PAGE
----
Blue Lake is home to a decent population of bluegill and largemouth bass , as well as illegally introduced Tilapia . It is very popular with scuba divers due to the warm water, and on most weekends you’ll share the water with them. There are also several small adjacent ponds that also hold populations of small bluegill .
Many fishing areas are still open during this ongoing COVID-19 situation, although we strongly encourage you to follow federal, state and county guidelines for social distancing and recreation if you choose to go outdoors. Most importantly, if you are feeling sick, please stay home.
To make sure that the fish you catch are safe to eat , Utah Department of Environmental Quality tests fish from lakes , rivers, and streams all over Utah . All samples are tested for chemicals and metals to see if any of the fish are contaminated.
Want to catch a big fish ? Here are 3 Utah lakes to check out Currant Creek Reservoir (Northeastern Utah ) Currant Creek Reservoir is located about 40 miles northeast of Heber City and is designated as a Blue Ribbon Fishery. Navajo Lake (Southern Utah ) Strawberry Reservoir (Central Utah ) Fishing tips for these waters.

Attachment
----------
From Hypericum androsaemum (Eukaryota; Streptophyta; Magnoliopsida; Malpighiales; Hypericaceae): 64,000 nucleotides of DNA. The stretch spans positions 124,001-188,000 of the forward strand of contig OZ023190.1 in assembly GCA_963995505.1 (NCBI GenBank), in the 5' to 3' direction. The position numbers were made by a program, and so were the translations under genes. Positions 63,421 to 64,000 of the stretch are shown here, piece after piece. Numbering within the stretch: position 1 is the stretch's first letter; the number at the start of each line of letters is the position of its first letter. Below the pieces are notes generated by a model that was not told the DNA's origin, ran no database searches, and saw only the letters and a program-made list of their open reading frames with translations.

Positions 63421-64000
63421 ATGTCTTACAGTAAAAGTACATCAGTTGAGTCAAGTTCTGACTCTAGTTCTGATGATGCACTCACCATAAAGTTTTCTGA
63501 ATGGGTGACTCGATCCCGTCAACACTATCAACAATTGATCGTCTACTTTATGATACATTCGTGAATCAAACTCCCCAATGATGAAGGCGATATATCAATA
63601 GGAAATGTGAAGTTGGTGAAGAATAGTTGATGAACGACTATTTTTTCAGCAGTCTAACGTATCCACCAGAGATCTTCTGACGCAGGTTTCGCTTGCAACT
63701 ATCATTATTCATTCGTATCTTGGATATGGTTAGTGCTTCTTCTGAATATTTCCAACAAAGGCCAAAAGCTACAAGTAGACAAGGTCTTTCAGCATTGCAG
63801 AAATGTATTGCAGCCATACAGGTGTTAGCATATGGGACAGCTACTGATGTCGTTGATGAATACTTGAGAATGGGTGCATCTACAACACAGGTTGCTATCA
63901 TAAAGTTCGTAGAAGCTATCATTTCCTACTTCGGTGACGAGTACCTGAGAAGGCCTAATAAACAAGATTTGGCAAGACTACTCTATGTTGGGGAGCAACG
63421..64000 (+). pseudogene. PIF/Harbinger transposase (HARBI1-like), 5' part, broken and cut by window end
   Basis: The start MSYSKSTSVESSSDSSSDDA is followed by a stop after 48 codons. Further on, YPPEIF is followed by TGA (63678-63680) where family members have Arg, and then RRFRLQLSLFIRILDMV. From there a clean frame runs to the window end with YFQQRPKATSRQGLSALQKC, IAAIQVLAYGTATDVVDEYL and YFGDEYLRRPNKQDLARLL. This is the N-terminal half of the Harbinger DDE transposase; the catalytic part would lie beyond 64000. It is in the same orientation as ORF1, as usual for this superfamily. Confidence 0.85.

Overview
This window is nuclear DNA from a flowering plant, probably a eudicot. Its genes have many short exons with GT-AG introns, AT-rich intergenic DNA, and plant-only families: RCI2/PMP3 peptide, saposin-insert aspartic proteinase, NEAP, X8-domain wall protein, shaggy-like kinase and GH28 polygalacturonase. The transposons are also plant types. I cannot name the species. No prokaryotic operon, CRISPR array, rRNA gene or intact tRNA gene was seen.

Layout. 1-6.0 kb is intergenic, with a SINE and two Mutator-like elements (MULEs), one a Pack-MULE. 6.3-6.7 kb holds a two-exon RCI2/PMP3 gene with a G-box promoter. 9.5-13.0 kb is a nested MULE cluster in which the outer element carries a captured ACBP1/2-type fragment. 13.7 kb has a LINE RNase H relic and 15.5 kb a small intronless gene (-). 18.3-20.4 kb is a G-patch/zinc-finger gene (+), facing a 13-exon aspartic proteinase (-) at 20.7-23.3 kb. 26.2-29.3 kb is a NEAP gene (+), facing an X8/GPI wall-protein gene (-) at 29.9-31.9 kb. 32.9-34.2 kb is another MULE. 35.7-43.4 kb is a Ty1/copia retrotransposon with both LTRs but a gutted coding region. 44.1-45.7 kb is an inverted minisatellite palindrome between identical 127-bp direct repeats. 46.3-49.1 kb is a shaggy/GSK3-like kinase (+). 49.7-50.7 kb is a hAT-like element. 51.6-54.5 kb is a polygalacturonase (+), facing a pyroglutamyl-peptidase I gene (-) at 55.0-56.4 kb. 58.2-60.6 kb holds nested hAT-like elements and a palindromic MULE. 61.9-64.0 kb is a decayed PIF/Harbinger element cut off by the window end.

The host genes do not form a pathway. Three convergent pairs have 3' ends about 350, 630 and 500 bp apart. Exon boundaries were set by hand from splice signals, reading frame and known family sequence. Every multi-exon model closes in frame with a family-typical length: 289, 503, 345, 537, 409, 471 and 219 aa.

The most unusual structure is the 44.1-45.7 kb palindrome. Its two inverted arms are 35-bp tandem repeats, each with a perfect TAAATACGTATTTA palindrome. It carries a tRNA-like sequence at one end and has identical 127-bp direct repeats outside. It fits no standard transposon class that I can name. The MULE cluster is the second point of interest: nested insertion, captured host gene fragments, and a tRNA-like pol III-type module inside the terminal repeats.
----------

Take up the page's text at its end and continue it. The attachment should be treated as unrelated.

Unsourced material may be challenged and removed. Blue Lake is a large geothermal pond located about 16 mi (26 km) south of Wendover, Utah at 40°30′07″N 114°01′56″W. The lake is 60 feet (18 m) deep , approximately 9 acres (3.6 ha) in size and at an elevation of 4,300 feet (1,300 m) above sea level.
6 Best Fishing Spots in Utah 2) Green River (Flaming Gorge) 3) Strawberry Reservoir (Uinta National Forest) 4) Fish Lake (South-central Utah ) 5) Logan River (Logan) 6) Pineview Reservoir (Ogden)
|Resident 1-year fishing (age 12–13)||$5.00|
|Nonresident 1-year fishing (age 14–17)||$29.00|
|Nonresident 1-year fishing (age 18 and older)||$85.00|
|— Purchase multi-year licenses at $84 per year (up to five years).|
|Nonresident 3-day fishing||$28.00|
Orangeville If you want to catch big fish in Utah this spring, Joes Valley Reservoir is the first place you should consider visiting. Nestled in a picturesque valley in east-central Utah , the reservoir features turquoise blue water and three fish species that are guaranteed to put a bend in your fishing rod.
Because the lake is so shallow — and loses roughly half the water it contains to evaporation each summer — those sediments are easily stirred up by heavy winds. Microscopic algae and bacteria then feed on the minerals and produce massive slicks, like the 2016 bloom on Utah Lake that sickened more than 100 swimmers.
|Average depth||10.5 ft (3.2 m)|
|Max. depth||14 ft (4.3 m)|
|Water volume||870,000 acre⋅ft (1.07×109 m3)|
|Surface elevation||4,489 ft (1,368 m) (compromise)|
No sharks live in the Great Salt Lake . The only animals that do live in it are brine shrimp—which are so tiny about all they are good for is feeding saltwater fish in aquariums.
Great Salt Lake is too saline to support fish and most other aquatic species. Several types of algae live in the lake . Brine shrimp and brine flies can tolerate the high salt content and feed on the algae. Brine shrimp eggs are harvested commercially and are sold overseas as prawn food.